I have begun to see playing and learning music as a process rather than a destination. I am learning to live in the moment and enjoy the music as it is rather than powering on to some illusory goal. Old habits die hard though. Grades, standards and levels have always seduced me, but their allure is waning.

I am growing older. I know I will never be a concert guitarist. Time is against me (and so is talent if I am brutally honest). I will most likely never perform for anyone other than family and friends. That does not concern me. 

What does engage me is what happens when I pick up my guitar and play. Sometimes something magical. Most times not. Always reminding me of the wonder of being alive.
Note to self: There are no prizes, stupid. Life is not a competition. It’s a gift. Enjoy it and smell the roses while you can.

I’ll try and remember that as the years pass ever more quickly and the joints and muscles grow ever less cooperative.

Guitar Journeyman

Many years ago, in the distant past, I was an apprentice to to printing trade. Master printers were then called 'journeymen'. These days, in retirement, I have apprenticed myself to the classical guitar.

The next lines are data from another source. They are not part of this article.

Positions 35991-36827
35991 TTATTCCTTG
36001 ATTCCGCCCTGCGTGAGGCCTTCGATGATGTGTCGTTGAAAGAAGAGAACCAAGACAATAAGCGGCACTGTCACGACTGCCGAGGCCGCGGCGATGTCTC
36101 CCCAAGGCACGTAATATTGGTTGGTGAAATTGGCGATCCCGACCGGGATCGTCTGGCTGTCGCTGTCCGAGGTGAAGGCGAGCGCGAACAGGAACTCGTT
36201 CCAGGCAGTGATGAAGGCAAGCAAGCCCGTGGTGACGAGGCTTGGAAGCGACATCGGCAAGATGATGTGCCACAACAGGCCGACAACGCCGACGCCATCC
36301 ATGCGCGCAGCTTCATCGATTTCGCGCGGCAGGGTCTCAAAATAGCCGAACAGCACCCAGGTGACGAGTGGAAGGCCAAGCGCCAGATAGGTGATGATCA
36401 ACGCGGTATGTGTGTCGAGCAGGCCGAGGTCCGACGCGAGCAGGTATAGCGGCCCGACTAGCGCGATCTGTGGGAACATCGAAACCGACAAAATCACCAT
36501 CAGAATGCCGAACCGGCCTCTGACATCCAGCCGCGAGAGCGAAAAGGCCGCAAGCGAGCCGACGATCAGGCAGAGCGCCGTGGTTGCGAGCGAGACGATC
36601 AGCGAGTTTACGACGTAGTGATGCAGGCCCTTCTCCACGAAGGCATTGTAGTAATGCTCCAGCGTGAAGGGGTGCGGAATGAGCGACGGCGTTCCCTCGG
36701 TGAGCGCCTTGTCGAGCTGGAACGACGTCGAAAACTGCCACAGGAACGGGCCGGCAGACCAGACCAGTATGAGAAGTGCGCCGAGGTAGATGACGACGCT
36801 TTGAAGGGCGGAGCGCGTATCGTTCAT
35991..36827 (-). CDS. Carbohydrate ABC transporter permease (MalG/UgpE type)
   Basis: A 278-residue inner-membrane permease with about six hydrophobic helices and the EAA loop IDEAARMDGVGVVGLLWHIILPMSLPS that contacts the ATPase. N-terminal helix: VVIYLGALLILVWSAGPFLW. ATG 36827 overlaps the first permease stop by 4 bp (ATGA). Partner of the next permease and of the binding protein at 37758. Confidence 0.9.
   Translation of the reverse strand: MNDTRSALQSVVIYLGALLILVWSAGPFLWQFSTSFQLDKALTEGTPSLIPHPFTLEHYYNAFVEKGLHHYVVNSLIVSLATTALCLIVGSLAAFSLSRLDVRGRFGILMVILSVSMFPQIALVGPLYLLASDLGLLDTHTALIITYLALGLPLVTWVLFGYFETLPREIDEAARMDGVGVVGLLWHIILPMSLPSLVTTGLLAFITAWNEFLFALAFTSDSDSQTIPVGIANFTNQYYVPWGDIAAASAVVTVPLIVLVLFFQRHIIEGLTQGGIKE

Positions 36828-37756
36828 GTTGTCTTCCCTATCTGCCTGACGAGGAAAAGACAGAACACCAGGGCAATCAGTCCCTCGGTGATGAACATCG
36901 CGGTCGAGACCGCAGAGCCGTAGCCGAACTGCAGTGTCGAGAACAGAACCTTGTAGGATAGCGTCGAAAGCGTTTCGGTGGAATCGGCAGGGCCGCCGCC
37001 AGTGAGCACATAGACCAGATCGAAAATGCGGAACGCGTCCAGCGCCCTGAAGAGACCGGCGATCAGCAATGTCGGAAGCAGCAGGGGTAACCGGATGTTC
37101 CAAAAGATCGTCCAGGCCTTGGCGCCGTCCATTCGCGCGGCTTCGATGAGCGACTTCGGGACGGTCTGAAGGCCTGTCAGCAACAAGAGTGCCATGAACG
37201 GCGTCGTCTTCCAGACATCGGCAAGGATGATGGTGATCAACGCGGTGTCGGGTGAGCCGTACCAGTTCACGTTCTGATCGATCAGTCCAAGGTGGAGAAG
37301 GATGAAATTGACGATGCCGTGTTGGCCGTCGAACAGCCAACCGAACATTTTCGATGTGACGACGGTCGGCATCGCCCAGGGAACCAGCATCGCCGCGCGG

I have come to accept I will never be a guitar master. The guitar will always master me. It intrigues and delights me, but doesn't yield its secrets easily. Hard work and practice make difficult and complex skills easier, but even then, if ever I'm tempted to bask in the sunshine, my guitar waits to humble me. It's a humiliating experience to have a string buzz or my finger select the wrong string when I least expect it on material I have played perfectly multiple times before.
There are, of course, other bits that I manage to play badly most times. A string insists on buzzing discordantly when I play the barre chords in the music below:
That's ok. I am a humble person, mostly. I am learning that my guitar will cooperate on this, as in every other matter, only when it is satisfied that I know my business properly. Near enough is never good enough it seems.
My guitar, on the other hand, is not humble in the least.
It has every reason to act like an aristocrat. When everything comes together, harmony and voices from nylon strings are truly beautiful things. I hear them, transcendent and ethereal, and marvel at how flesh, nail and sinew, nylon and wood coax them into being. The sounds decay almost as soon as they're launched, but live afterwards in the spring in my step and the inner smile in my soul.
Now and then I clutch the guitar closer as I play, and feel my chest cavity resonate with its notes.
Truly beautiful. Worth every hour of practice I will ever do, to learn how to create them on demand and tame them at will. The guitar has won my heart. My hand and finger dexterity is struggling to catch up.